On MLK Day, Remembering Penn South’s Bayard Rustin | chelseanow.com

On MLK Day, Remembering Penn South’s Bayard Rustin

Bayard Rustin (center) speaking with (left to right) Carolyn Carter, Cecil Carter, Kurt Levister and Kathy Ross, before a 1964 demonstration. Photo: World Telegram & Sun photo by Ed Ford via Wikimedia.

Bayard Rustin (center) speaking with (left to right) Carolyn Carter, Cecil Carter, Kurt Levister and Kathy Ross, before a 1964 demonstration. Photo: World Telegram & Sun photo by Ed Ford via Wikimedia.

BY COUNCILMEMBER COREY JOHNSON | On January 16, Martin Luther King Jr. Day, we honor the legacy of the man who changed history and bent the arc of the moral universe towards justice. But as many Chelsea residents know — although many may not — Chelsea was home to another towering figure in the civil rights movement and a key aide to Dr. King: Bayard Rustin.

Mr. Rustin, who moved into the Penn South complex in 1962 and lived there until his passing in 1987, was among the earliest and most active leaders of the 20th century’s civil rights movement. He helped mastermind some of the most iconic actions in American history, including the 1963 March on Washington, of which he was Chief Organizer.

Rustin exemplified the term “intersectionality” long before it became common vernacular in the language of social justice. When he said, “No group is ultimately safe from prejudice, bigotry, and harassment so long as any group is subject to special negative treatment,” he gave voice to a movement that sees everyone as equal.

Indeed, Rustin’s advocacy spanned over five decades and helped protect vulnerable people of so many different communities.

In fighting for the rights of African Americans, he stood alongside Dr. King and served as a mentor to the young activists who created groundbreaking organizations like Congress on Racial Equality and the Student Nonviolent Coordinating Committee. 

The US National Park Service added Bayard Rustin’s Penn South residence to its National Register of Historic Places. File photo courtesy Gay City News.

The US National Park Service added Bayard Rustin’s Penn South residence to its National Register of Historic Places. File photo courtesy Gay City News.

He bridged the gap between the Civil Rights Movement and the labor movement as a leader of the A. Philip Randolph Institute. Through his work with Project South Africa, he mobilized American support for a peaceful transition to democracy in South Africa, and he helped refugees in countries from Haiti to Vietnam as a missionary until the day he died.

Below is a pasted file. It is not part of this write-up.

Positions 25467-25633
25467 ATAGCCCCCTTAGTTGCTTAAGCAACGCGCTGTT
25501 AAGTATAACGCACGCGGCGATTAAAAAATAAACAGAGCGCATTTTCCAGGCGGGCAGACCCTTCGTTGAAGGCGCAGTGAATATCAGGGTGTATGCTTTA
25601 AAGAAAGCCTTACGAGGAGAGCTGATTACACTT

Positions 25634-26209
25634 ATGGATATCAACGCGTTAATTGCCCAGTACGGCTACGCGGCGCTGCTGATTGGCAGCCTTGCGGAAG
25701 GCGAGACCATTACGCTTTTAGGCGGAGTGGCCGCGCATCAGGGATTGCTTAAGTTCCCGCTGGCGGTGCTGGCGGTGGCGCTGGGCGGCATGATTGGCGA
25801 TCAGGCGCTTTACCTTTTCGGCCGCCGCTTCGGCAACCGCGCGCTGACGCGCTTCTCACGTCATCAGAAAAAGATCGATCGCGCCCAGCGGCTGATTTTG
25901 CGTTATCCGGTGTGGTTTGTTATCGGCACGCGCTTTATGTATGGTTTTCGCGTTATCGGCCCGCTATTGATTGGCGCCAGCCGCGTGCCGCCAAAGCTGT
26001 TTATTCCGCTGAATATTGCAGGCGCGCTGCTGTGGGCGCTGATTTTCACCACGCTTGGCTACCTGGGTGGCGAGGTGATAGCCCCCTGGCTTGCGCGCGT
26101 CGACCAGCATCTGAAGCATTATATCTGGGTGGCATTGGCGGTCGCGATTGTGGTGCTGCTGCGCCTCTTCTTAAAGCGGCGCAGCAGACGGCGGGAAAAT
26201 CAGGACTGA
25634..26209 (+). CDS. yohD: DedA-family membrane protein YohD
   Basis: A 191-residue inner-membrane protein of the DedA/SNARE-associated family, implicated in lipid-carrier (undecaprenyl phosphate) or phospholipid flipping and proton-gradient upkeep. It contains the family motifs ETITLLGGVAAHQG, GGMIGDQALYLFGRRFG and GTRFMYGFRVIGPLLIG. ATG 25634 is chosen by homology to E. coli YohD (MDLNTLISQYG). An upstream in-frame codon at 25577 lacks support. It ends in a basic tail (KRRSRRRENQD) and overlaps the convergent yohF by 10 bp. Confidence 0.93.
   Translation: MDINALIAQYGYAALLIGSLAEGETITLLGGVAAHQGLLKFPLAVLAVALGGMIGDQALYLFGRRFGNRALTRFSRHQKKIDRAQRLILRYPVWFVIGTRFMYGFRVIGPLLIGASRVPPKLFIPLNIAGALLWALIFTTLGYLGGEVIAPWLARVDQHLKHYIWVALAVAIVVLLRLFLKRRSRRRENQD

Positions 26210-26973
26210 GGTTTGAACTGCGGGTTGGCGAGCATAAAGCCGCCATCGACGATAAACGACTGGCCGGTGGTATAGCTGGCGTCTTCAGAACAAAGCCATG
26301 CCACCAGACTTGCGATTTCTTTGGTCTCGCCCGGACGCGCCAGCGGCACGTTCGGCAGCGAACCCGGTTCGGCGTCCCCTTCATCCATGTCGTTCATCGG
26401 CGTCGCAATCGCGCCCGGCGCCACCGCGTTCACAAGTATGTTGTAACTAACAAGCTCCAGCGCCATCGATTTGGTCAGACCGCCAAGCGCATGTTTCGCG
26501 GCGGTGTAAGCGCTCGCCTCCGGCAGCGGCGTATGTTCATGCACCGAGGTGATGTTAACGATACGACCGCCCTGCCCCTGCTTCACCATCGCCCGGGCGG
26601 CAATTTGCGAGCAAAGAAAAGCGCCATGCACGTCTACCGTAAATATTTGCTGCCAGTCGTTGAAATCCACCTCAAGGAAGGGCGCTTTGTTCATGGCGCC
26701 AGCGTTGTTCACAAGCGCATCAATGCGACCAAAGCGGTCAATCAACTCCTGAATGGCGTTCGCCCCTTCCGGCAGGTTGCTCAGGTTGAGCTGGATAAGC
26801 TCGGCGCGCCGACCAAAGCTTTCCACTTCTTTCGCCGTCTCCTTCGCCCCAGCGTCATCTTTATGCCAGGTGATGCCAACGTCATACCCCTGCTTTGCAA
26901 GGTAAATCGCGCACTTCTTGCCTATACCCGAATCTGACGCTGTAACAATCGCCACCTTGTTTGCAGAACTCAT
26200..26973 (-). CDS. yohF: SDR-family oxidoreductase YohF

All of this he accomplished as an openly gay man in a fiercely homophobic era. Arrested for “homosexual activity” in 1953 and shunned by some in the civil rights movement, Bayard Rustin arguably would have received even greater recognition if not for the prejudices of the time. Regardless, Rustin soldiered on and fought tirelessly for the causes of freedom and equality. 

Later in his career, Rustin was at the front lines fighting for LGBT rights. Here in New York, he advocated forcefully for the passage of legislation that would ban discrimination on the basis of sexual orientation in housing, employment, and public accommodations. The law passed in 1986 after 15 years of fierce debate.

Bayard Rustin taught us not only to care about the members of our community, but to care about all people, regardless of any of the superficial barriers that may seem to separate us.

This past March, in recognition of his many extraordinary contributions to our city, our country, and our world, the US National Park Service added his residence in Building 7 of the Penn South Complex in Chelsea, where his longtime partner Walter Naegle still lives today, to its National Register of Historic Places.

As I look at the current political landscape in our country, I cannot help but think that we need more people like Bayard Rustin. This Martin Luther King Day, I will commit myself to following more closely in his footsteps, and I encourage all to do the same.

Councilmember Corey Johnson represents District 3 in the New York City Council, which includes the neighborhoods of Chelsea, Hell’s Kitchen, Greenwich Village, and parts of Hudson Square and the Upper West Side. Contact his office at 212-564-7757 or by email at district3@gmail.com.

NOTE: Chelsea Now regrets an error on our part — the incorrect spelling, in our Jan. 12, 2017 print edition, of Walter Naegle’s name.